Dionysius Thrax

ancient Greek grammarian

170   -   1989

occupation: grammarian, writer
student of: Aristarchus of Samothrace

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Dionysius Thrax (Greek: Διονύσιος ὁ Θρᾷξ, Ancient: [di.o.ný:.si.os ho tʰrâːi̯ks], Contemporary Koine: [djoˈny.sjos ho ˈtʰraks]; 170–90 BC) was a Hellenistic grammarian and a pupil of Aristarchus of Samothrace. His place of origin was not Thrace as the epithet "Thrax" denotes, but probably Alexandria (his father's descent was Thracian). He lived and worked in this city but later taught at Rhodes. The first extant grammar of Greek, Art of Grammar (Τέχνη γραμματική Tékhnē grammatiké) is attributed to him but many scholars today doubt that the work really belongs solely to him due to the difference between the technical approach of most of the work and the more literary approach (similar to the 2nd century's Alexandrian tradition) of the first few sections. It concerns itself primarily with a morphological description of Greek, lacking any treatment of syntax. The work was translated into Armenian and Syriac in the early Christian era. Thrax defines grammar at the beginning of the Tékhnē as "the practical knowledge of the general usages of poets and prose writers." Thus Dionysius Thrax, like contemporary Alexandrian scholars who edited Attic Greek and Homeric texts, was concerned with facilitating the teaching of classic Greek literature to an audience who spoke Koine Greek.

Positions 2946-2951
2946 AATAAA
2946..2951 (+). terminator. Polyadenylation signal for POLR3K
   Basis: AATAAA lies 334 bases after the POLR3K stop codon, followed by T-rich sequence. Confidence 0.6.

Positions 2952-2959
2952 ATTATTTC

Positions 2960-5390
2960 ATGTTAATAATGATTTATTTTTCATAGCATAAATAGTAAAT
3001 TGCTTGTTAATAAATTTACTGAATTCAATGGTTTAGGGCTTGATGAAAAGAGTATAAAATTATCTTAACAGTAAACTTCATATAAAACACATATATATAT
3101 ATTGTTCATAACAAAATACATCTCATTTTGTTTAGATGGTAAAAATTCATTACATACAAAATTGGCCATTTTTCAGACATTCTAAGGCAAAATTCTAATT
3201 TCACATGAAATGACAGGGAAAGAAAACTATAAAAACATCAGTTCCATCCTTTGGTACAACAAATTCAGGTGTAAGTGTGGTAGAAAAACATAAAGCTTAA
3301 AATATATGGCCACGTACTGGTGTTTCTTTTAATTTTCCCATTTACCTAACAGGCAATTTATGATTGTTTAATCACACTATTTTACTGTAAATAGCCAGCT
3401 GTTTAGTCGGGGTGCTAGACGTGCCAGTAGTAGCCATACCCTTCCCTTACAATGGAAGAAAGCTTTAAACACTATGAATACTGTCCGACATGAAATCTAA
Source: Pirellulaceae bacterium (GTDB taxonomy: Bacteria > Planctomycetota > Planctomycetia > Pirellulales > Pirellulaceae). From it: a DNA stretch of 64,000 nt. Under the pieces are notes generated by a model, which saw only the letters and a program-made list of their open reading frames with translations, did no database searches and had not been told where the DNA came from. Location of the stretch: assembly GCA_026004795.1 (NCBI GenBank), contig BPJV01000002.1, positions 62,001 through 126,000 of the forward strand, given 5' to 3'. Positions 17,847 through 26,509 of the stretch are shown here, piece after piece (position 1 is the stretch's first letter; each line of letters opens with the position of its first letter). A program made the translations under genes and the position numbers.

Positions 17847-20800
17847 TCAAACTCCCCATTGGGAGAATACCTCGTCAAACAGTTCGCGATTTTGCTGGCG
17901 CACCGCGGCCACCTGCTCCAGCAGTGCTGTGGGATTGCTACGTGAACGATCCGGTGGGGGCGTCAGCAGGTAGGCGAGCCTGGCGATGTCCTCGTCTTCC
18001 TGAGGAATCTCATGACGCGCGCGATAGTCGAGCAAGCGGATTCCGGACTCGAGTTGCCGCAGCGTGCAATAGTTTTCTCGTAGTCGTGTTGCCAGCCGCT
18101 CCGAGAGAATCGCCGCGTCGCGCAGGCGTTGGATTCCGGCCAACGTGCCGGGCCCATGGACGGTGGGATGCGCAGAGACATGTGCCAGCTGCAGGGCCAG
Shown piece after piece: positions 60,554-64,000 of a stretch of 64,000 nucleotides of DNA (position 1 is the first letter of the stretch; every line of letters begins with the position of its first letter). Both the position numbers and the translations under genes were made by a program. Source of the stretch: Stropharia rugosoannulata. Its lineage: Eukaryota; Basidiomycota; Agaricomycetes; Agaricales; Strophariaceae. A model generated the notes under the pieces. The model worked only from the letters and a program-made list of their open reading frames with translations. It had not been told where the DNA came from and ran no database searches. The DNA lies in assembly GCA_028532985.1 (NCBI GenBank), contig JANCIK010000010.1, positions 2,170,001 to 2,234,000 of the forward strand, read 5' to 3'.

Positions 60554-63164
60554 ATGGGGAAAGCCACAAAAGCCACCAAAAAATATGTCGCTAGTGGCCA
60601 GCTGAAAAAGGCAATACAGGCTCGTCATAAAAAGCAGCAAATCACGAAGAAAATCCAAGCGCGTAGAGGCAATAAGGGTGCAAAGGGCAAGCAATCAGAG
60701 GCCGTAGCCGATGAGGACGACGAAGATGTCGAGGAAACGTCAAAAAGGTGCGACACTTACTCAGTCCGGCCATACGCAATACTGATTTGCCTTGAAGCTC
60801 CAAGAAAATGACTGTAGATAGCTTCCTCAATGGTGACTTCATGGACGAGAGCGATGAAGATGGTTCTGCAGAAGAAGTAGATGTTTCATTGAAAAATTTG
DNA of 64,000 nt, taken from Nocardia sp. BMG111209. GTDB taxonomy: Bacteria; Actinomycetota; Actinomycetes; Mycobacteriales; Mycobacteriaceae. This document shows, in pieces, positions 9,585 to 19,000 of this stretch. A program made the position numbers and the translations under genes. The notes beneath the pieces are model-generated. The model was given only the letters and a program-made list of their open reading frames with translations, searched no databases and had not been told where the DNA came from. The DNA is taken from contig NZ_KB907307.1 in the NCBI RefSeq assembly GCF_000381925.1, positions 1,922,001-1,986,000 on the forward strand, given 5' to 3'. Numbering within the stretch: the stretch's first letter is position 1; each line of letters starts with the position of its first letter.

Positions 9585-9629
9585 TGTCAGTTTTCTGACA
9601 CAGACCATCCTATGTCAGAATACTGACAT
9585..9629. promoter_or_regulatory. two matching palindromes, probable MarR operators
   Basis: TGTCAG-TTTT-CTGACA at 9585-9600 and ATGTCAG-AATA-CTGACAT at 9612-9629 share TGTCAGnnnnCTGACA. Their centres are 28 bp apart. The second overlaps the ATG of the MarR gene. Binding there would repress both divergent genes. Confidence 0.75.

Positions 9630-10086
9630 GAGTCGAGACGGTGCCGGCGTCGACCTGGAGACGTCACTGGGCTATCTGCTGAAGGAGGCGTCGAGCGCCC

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Art of Grammar

treatise on Greek grammar, attributed to Dionysius Thrax, who wrote in the 2nd century BCE; the first work on grammar in Greek

author: Dionysius Thrax

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